AAS 200th meeting, Albuquerque, NM, June 2002
Session 51. The New Radio Universe
Topical Session Oral, Wednesday, June 5, 2002, 8:30-10:00am, 10:45am-12:30pm, 2:30-4:00pm, 4:15-6:00pm, Ballroom C

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[51.06] Active Galactic Nuclei in Nearby Galaxies

H. Falcke, S. Markoff, F. Yuan (MPIfR Bonn), N. Nagar (Arcetri Observatory), A.S. Wilson (University of Maryland), G.C. Bower (UC Berkeley)

A large fraction of nearby Galaxies, including our own, show evidence for low-level activity associated with accretion onto a supermassive black hole. This allows one to study black hole physics at accretion rates significantly below those inferred for quasars and Seyfert galaxies. A major issue is whether the mode of accretion changes when going to sub-Eddington luminosities. Interestingly, radio surveys of Low-Luminosity AGN (LLAGN) find a high number of compact radio cores with flat spectra and high brightness temperatures. These are similar to those in radio loud quasars, albeit at a much lower luminosity. In the optical, on the other hand, LLAGN look markedly different from quasars and Seyfert, with relatively faint optical/UV continuum emission. One can model the overall spectral energy distribution of LLAGN from radio to X-rays with a combination of jet-like outflows and optically thin accretion flows. Data and models suggest that the overall appearance of black holes becomes increasingly jet-dominated as one decreases the accretion rate. Hence, radio will be a prime method for studying these kind of AGN. In addition, because of the proximity of LLAGN, the next generation radio telescopes (EVLA, SKA, ALMA + VLBI) will be able to approach the event horizon of the central black holes. Using the LLAGN as a reference point, one can also make proper motion studies of entire galaxies within a few Mpc.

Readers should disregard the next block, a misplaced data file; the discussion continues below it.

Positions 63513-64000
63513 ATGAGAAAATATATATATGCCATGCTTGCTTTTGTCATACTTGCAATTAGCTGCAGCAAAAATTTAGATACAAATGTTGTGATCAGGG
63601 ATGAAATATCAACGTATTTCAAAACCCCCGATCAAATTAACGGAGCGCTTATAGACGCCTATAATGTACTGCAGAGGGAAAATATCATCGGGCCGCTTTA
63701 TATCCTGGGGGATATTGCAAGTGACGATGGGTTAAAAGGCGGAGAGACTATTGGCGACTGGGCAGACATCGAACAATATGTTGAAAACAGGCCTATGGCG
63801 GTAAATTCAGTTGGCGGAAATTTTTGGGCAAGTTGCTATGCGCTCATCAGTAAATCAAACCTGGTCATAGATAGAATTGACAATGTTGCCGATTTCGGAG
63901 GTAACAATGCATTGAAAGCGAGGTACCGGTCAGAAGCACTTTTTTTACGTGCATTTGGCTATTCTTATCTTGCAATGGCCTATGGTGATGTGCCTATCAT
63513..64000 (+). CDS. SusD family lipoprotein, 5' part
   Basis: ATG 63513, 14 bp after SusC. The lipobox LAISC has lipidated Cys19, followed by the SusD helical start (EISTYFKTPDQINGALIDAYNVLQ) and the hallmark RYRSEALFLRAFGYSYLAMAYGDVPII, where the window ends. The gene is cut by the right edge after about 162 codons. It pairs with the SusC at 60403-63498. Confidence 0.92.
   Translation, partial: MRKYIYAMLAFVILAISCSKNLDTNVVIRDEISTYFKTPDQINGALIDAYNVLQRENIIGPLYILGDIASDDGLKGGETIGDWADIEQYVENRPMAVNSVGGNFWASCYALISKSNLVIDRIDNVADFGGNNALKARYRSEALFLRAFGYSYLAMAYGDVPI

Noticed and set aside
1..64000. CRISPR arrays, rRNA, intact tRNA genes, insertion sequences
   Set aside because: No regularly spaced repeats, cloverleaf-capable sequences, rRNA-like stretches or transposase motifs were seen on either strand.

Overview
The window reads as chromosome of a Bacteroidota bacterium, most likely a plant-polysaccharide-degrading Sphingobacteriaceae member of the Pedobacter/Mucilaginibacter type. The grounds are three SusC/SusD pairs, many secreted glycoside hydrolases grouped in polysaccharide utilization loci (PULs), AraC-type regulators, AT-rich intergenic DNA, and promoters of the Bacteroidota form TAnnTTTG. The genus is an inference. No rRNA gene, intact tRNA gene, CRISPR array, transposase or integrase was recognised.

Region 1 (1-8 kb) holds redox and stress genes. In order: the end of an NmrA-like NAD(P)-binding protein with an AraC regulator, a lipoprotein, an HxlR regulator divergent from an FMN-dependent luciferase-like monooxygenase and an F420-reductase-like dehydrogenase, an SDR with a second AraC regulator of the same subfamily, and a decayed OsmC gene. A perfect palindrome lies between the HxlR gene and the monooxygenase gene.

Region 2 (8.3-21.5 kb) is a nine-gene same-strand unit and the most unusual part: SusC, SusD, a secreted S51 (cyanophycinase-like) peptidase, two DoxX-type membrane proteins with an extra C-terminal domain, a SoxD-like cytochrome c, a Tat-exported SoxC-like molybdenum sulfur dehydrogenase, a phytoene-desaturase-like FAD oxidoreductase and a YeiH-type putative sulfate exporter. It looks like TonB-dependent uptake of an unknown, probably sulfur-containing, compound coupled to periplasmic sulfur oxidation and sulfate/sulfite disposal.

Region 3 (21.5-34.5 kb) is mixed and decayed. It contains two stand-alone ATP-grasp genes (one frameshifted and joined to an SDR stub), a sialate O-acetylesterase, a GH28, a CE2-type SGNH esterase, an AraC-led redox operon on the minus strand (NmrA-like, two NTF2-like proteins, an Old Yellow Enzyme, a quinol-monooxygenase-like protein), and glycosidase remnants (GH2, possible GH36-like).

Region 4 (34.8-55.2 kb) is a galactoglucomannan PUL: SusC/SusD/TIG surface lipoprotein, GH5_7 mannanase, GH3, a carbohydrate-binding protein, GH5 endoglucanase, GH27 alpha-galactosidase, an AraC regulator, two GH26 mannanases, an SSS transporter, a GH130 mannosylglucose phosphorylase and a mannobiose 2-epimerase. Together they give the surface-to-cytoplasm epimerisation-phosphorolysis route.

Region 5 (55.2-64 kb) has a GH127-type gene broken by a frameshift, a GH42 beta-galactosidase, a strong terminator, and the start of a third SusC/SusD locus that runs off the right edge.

If you would like more information about this abstract, please follow the link to http://www.mpifr-bonn.mpg.de/staff/hfalcke/publications.html. This link was provided by the author. When you follow it, you will leave the Web site for this meeting; to return, you should use the Back comand on your browser.

The author(s) of this abstract have provided an email address for comments about the abstract: hfalcke@mpifr-bonn.mpg.de

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Bulletin of the American Astronomical Society, 34
© 2002. The American Astronomical Soceity.